• Join over 1.2 million students every month
  • Accelerate your learning by 29%
  • Unlimited access from just £6.99 per month

What can be meant by the panchatantra saying, knowledge is the true organ of sight, not the eyes is it necessary to have clear ideas to see?

Extracts from this document...

Introduction

What can be meant by the panchatantra saying, ?knowledge is the true organ of sight, not the eyes? is it necessary to have clear ideas to see? When we say ?sight? we all refer to our eyes due to which we human beings get to see, it is something we all have in common, ears to hear, nose to smell and breathe, tongue to taste and eyes to see. But when we think about knowledge every single human beings knowledge is made up of what every person learns through their past experiences, through what they have been told and with the help of the education system therefore every persons knowledge differs. ...read more.

Middle

Therefore knowledge is the real source of sight the eyes are just the facilitator. Also if we analyze only the use of our eyes by itself through an example if your walking on the road and someone asks you for a lift and you sweetly decline because your waiting for someone but you think of the gesture to be very sweet but when you go home and out your television on you see the same man is actually a robber. Therefore what your eyes see of a person or a situation may not always be completely true. ...read more.

Conclusion

their knowledge you can only cross at a zebra crossing but they do not have the eyes to see and find the zebra crossing therefore their knowledge is also incomplete without the help of their eyes. According to me is it not necessary to have clear ideas to see your eyes are always looking at things around you and in your environment but yes what your eyes are showing you will not always be true without the help of the knowledge. As your eyes are just looking but your brain will perceive it with the past knowledge that you have. Therefore what you see makes more sense only when you have clear ideas. Sources- http://www.markedbyteachers.com/international-baccalaureate/theory-of-knowledge/knowledge-is-a-true-organ-of-sight.html http://lauras-tok.blogspot.in/2008/03/knowledge-is-true-organ-of-sight-not.html ...read more.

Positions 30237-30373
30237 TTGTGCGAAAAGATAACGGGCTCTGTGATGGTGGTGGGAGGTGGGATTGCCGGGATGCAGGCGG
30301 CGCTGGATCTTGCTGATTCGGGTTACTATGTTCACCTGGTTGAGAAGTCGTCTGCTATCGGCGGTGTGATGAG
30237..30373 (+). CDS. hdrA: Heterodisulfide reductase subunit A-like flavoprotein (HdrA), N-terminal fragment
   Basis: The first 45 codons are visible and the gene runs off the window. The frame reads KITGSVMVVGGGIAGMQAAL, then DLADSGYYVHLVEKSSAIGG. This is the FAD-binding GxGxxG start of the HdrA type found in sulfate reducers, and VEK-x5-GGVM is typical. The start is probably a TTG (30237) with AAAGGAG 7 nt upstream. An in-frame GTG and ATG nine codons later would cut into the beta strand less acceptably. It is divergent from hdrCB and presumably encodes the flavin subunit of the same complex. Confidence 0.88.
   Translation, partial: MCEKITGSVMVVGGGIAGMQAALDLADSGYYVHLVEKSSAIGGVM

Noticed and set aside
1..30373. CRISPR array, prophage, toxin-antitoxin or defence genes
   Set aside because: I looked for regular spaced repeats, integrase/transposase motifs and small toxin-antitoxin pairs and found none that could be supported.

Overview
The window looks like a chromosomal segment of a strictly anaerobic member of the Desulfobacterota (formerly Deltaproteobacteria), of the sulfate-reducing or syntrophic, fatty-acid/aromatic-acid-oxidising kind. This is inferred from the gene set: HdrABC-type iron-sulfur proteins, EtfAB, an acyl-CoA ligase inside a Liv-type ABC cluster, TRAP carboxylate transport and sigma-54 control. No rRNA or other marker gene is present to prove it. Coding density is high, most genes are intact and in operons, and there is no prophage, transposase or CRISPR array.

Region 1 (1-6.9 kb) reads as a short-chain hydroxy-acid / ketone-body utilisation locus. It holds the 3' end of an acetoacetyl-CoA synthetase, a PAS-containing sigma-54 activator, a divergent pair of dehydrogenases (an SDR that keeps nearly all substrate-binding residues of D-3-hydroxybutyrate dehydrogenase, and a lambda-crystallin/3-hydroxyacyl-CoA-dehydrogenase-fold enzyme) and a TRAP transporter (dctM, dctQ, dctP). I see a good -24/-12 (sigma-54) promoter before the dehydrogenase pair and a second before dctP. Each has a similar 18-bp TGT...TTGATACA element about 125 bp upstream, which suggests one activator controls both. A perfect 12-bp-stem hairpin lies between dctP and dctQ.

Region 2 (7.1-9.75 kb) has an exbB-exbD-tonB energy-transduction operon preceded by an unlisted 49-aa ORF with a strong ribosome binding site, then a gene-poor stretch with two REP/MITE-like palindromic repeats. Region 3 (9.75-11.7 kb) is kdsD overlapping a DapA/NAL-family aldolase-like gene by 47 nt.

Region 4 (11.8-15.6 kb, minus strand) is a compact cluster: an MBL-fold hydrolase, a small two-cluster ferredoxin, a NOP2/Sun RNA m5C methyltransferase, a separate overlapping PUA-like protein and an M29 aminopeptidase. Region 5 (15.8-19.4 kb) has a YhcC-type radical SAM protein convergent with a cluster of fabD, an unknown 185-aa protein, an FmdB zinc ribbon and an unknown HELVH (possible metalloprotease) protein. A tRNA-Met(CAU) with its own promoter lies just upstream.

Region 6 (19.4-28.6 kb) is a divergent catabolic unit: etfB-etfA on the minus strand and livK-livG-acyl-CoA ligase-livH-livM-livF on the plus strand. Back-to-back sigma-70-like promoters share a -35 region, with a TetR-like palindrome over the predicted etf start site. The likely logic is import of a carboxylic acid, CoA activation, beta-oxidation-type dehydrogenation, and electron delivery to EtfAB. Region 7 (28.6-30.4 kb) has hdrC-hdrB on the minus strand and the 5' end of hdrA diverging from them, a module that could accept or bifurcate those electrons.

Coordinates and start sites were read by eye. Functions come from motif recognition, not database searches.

The above preview is unformatted text

This student written piece of work is one of many that can be found in our International Baccalaureate Theory of Knowledge section.

Found what you're looking for?

  • Start learning 29% faster today
  • 150,000+ documents available
  • Just £6.99 a month

Not the one? Search for your essay title...
  • Join over 1.2 million students every month
  • Accelerate your learning by 29%
  • Unlimited access from just £6.99 per month

See related essaysSee related essays

Related International Baccalaureate Theory of Knowledge essays

  1. What can be meant by the Panchantantra saying, Knowledge is the true organ of ...

    To illustrate my point, I am sure that you also have made the silly mistake of relying on your sight in the morning to make a decision as to how hot or cold it is outside. To clarify, when I was younger, I thought that I could make quite a

  2. Knowledge is a true organ of sight

    We know blue is blue, since we were told when we where little that the color we see is blue. Our sight was matched with what we know to be blue.

  1. Knowledge is the true organ of sight, not the eyes". Discuss.

    Following the Gestalt theorem, when we walk into that room, we take in what we are seeing as a whole rather than identifying individual characteristics. It is not until we use our knowledge of that situation to process what we are really seeing.

  2. Two thirds of what we see is behind our eyes Chinese proverb

    The image is different in each mind, because different people image me in different ways. Everyone perceives the world in the different way; hence everyone's world is unique. So while I'm staying in front of the classroom there are at least twenty one projection of me in the different worlds

  • Over 160,000 pieces
    of student written work
  • Annotated by
    experienced teachers
  • Ideas and feedback to
    improve your own work